The Land of Fire and Ice - Where is Iceland? Skip to content

The Land of Fire and Ice – Where is Iceland?

By Telma

Kirkjufell mountain on the Snæfellsnes Peninsula
Photo: Photo: Golli. Kirkjufell mountain in West Iceland.

Located in the North Atlantic Ocean you will find a captivating Nordic island known for its breathtaking natural wonders: Iceland. The island boasts a unique geographical location that has captivated travellers worldwide. So where exactly is Iceland?


The geographical location of Iceland

On the world map you will find Iceland northwest of the United Kingdom and southeast of Greenland. It is positioned just below the Arctic Circle at 66°north and is home tho the northernmost capital of the world.

Iceland occupies a unique position bridging the continents of Europe and North America along the Mid-Atlantic Ridge. This places it squarely on the dividing line between the Eurasian Plate and the North American Plate, rendering it one of the planet’s most geologically active regions.

For curious travellers, a visit to Þingvellir National Park offers a unique opportunity to stroll amidst the geological marvel of Almannagjá gorge, where the rupture between the two tectonic plates vividly illustrates Iceland’s geological makeup. Here, one can quite literally walk between continents!

For those seeking an even more thrilling adventure, a dive in the Silfra River with its crystal-clear waters, gives the opportunity to explore the landscape beneath the surface. This way adventurers can marvel at the power and beauty of the tectonic plates from an entirely new perspective.


Laugavegur hiking trail in the Icelandic highland
photo by Golli


Iceland’s climate

Despite its name, Iceland’s climate is milder than one might expect. Iceland has a cool, temperate climate with refreshing summers and relatively mild winters due to the warming effects of the Gulf Stream. 

However, its landscapes are anything but temperate. From cascading waterfalls and majestic glaciers to geothermal springs and lunar-like volcanic fields, Iceland is a testament to the powerful forces of nature at work.


Geothermal activity in Iceland

If you´re planning to travel to Iceland you will probably know about Iceland’s most iconic feature: its abundance of geothermal activity. Iceland is home to numerous geothermal hot springs and geysers as well as the majority of homes being geothermally heated.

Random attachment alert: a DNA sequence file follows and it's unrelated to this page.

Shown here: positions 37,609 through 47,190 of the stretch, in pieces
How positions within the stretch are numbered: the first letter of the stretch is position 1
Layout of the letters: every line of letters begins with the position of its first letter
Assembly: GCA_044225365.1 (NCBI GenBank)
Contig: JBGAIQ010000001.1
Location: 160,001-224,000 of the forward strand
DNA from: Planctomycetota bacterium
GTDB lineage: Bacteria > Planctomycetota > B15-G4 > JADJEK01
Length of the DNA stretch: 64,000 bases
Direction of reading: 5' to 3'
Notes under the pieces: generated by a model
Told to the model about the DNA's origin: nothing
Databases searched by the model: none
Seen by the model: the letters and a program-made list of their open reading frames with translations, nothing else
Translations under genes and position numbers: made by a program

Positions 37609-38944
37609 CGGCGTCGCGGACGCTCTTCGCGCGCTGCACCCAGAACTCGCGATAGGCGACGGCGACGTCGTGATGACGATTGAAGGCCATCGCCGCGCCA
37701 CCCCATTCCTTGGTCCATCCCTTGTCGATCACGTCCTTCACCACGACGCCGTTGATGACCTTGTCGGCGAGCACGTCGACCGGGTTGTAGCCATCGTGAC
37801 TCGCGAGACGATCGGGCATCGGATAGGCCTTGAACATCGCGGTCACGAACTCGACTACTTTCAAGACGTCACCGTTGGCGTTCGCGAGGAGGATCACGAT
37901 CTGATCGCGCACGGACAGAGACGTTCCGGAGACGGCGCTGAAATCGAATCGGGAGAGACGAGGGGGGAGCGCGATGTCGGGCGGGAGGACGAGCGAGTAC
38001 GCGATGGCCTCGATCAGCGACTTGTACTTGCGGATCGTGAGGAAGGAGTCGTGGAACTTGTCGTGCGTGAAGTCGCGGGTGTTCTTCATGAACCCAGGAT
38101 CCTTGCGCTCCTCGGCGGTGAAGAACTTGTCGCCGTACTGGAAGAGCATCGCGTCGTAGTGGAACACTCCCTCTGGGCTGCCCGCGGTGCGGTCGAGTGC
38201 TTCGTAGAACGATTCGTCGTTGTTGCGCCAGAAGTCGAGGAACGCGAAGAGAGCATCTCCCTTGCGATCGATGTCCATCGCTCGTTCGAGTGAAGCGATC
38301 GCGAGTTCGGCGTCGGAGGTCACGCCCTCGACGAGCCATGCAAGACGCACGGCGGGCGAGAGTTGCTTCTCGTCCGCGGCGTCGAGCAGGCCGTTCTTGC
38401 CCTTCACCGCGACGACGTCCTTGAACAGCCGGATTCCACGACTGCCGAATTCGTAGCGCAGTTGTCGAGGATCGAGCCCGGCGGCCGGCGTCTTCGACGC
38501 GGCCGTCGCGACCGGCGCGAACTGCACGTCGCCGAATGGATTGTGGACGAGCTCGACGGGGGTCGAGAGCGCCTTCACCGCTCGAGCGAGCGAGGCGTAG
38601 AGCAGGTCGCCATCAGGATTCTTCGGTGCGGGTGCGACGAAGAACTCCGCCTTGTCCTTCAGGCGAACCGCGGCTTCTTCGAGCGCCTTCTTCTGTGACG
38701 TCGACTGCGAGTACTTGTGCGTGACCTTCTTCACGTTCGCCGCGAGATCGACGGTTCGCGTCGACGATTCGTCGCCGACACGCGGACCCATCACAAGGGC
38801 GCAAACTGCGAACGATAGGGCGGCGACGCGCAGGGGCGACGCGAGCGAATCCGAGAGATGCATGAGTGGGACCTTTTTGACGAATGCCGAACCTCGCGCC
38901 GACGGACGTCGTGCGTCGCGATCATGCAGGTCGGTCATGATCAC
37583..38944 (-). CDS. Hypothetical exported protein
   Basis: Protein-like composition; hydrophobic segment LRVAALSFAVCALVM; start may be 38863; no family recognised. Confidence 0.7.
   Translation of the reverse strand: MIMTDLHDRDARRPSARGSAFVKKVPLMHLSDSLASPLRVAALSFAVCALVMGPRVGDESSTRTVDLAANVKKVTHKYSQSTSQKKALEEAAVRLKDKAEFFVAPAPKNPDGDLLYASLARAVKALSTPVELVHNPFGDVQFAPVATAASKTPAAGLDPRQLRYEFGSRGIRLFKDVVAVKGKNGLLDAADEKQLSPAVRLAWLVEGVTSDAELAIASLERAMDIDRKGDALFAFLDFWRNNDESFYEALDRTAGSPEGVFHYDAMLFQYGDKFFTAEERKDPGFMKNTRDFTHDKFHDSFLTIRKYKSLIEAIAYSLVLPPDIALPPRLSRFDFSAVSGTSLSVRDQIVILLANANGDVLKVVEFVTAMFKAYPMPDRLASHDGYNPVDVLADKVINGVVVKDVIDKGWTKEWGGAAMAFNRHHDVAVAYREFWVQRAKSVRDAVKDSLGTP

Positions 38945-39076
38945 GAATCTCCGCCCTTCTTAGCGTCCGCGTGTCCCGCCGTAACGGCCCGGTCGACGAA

The geothermal activity of the country has also shaped its culture and traditions. For centuries locals have not only used geothermal resources for central heating and cooking but it has also fostered a significant spa-like culture, with Icelanding swimming pools and geothermal spa´s being a prominent part of the local culture. 


5 interesting facts about Iceland


Northern lights in Iceland
photo by Golli


1. The Northern Lights in Iceland

Due to Iceland’s position near the Arctic Circle it is an excellent destination for viewing the Northern lights. Make sure you plan your travels during the winter months and you might get lucky to witness the breathtaking phenomenon of the Aurora Borealis dancing over the beautiful, snowy mountain scenery. 

From the midnight sun, where the hot springs flow

Iceland is not only known for its beautiful landscapes, hot springs and glaciers. During the summer in Iceland you will experience the midnight sun as the sun remains visible for 24 hours over the course of a few months. This makes for an excellent opportunity to explore the island’s most famous locations in the middle of the night while still being able to take amazing pictures. Conversely, during the winter months, the sun won’t rise above the horizon for days on end – making the winter months quite dark but cosy.  

Language Preservation

Icelandic is the native language of Iceland. This Norse language has remained mostly unchanged since mediaeval times. Icelanders are very committed to language preservation and even have a yearly celebration to remember the importance of preservation and keeping this unique language alive. 

Unique flora and fauna

Due to the remote location of Iceland the island boasts a relatively isolated ecosystem which has resulted in the evolution of unique flora and fauna. Iceland is home to a variety of plants and animal species that have adapted to its harsh and rugged terrain. 

A highly variable climate

Since Iceland is positioned between the warm waters of the Gulf Stream and the cold currents of the Arctic Ocean it has a highly variable climate as well as having a far milder climate than one might imagine. Temperatures can fluctuate quite dramatically between the seasons and the weather famously changes every five minutes. 


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